What Does Modern Day America Have in Common With the Fall of the Roman Empire?Submitted by cactus1010 on Sun, 05/02/2010 - 13:09
erman immigrants drove the government of the Late Western Roman Empire into penury and extinction. Are Mexican and other immigrants from the third world likely to send the government of the American Republic to a similar fate? And is the United States of America the only western nation facing such a demise? The answers are maybe and no, respectively.
Let us admit a salient fact from the beginning; and that is the Late Western Roman Empire disappeared a very long time ago for reasons neither entirely understood, nor agreed upon to this day by historians. Yet despite this caveat, the demise of the Roman government in the West demonstrates the veracity of the adage that all empires fail for the same reason; in the end, it costs more to maintain an empire than the empire can afford to pay. But is this adage shopworn and of no use in the modern world? And is the disappearance of the Late Western Roman Empire simply an obscure event from a long ago and irrelevant past? Let us travel back to that far and distant land and see.
A tourist traveling throughout the Western Empire in 405 AD would have found it modestly prosperous and relatively peaceful. True, millions would have been living in abject poverty in an economy based on subsistence agriculture. The middle class would have been small and embattled with most of the wealth concentrated at the top of the social and economic pyramid, about 2%-3% of the population. All in all it was not as wealthy as the Eastern Empire, but it was not poverty stricken either. Literate and numerate people were uncommon but not rare, and there were enough of them to carry on day to day affairs. Dialects of Latin and Greek were widely spoken, so that a tourist would have been able to converse with people throughout his travels.
A tourist would have found that the most prominent and successful institution was the army, a disciplined, well trained, and altogether formidable fighting force. Right behind the army in prestige would have been the Church, and it too was disciplined, well trained, and formidable. There was an emperor in Milan, the capital, governors and military commanders in the provinces, all served by a minimally competent, albeit corrupt bureaucracy. The Church, headed by the pope in Rome, maintained a parallel structure, but, unlike the Eastern Empire, kept something of an arms length relationship with the civil and military authorities. Fifty years later all this was gone. Why? It had been destroyed by illegal German immigrants, equal to perhaps 10% of the native population.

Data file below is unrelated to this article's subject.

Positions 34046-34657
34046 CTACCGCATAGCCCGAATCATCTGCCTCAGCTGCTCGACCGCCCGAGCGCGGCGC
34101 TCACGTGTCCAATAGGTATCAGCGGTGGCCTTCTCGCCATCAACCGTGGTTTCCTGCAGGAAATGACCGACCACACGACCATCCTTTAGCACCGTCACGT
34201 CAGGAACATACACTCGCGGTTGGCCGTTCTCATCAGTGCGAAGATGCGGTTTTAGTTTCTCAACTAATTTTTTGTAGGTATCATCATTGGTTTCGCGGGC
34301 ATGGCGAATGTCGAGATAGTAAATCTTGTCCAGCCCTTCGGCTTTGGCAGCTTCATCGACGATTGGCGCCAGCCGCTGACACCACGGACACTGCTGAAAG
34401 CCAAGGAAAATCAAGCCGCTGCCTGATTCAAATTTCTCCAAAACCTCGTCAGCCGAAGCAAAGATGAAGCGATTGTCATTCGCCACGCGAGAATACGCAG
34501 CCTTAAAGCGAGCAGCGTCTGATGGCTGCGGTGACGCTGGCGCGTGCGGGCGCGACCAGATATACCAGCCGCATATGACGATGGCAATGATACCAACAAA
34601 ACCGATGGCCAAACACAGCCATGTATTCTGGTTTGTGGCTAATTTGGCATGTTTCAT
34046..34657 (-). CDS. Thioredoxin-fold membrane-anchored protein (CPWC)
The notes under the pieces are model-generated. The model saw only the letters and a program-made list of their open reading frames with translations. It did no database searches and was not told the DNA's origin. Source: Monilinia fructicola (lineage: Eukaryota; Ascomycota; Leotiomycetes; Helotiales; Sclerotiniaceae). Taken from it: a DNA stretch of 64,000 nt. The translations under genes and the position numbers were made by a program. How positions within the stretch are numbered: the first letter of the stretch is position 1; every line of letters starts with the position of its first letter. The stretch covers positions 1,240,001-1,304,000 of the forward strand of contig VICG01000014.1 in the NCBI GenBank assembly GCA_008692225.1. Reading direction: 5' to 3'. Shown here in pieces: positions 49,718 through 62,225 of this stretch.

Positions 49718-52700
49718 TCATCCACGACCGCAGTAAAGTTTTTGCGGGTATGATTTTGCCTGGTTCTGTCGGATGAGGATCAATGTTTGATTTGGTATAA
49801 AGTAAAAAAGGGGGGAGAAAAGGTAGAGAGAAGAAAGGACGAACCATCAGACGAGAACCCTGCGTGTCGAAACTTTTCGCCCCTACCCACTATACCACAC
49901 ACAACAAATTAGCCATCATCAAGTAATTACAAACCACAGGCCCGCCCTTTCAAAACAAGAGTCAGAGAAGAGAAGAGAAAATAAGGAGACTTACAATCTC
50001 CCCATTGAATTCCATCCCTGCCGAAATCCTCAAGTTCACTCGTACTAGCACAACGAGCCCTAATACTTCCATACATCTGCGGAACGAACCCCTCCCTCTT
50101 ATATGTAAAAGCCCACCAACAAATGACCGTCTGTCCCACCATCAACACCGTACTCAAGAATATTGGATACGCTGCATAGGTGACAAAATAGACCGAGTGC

Not that Germans were rare and unusual. They had been seeping in for almost two hundred years. What changed after 405 AD were the numbers. They started crossing the Rhine by the tens of thousands and kept coming. They may have been fleeing starvation due to crop failure brought on by the onset of a little ice age. But no one knows for sure. Historians, however, are sure the army was unable to stop them, and the native population didn’t seem to mind. There are even indications that they may have welcomed the Germans. And here we come to the reason for the empire’s disappearance, and why it matters a great deal today. You see the native population didn’t care because they got a better deal under the Germans.
The empire taxed primarily by taking food and requiring labor, while the Germans did not. They didn’t seem interested in taxing at all. And since most of the land was owned by a few fabulously wealthy owners why should the natives care if the Germans took it from them? And since the empire was sparsely populated it appears there was plenty of land to go around. The Germans squatted on the great estates, and the native population squatted next to them. And soon the native population was refusing to pay taxes just like the Germans. Without the tax base, the emperor couldn’t pay the soldiers who melted away, many becoming brigands. When the emperor and his governors couldn’t supply the cities with food they were abandoned. The tipping point was reached within a decade, and forty years after that the emperors had little authority beyond the new capital located at Ravenna on the Adriatic Sea.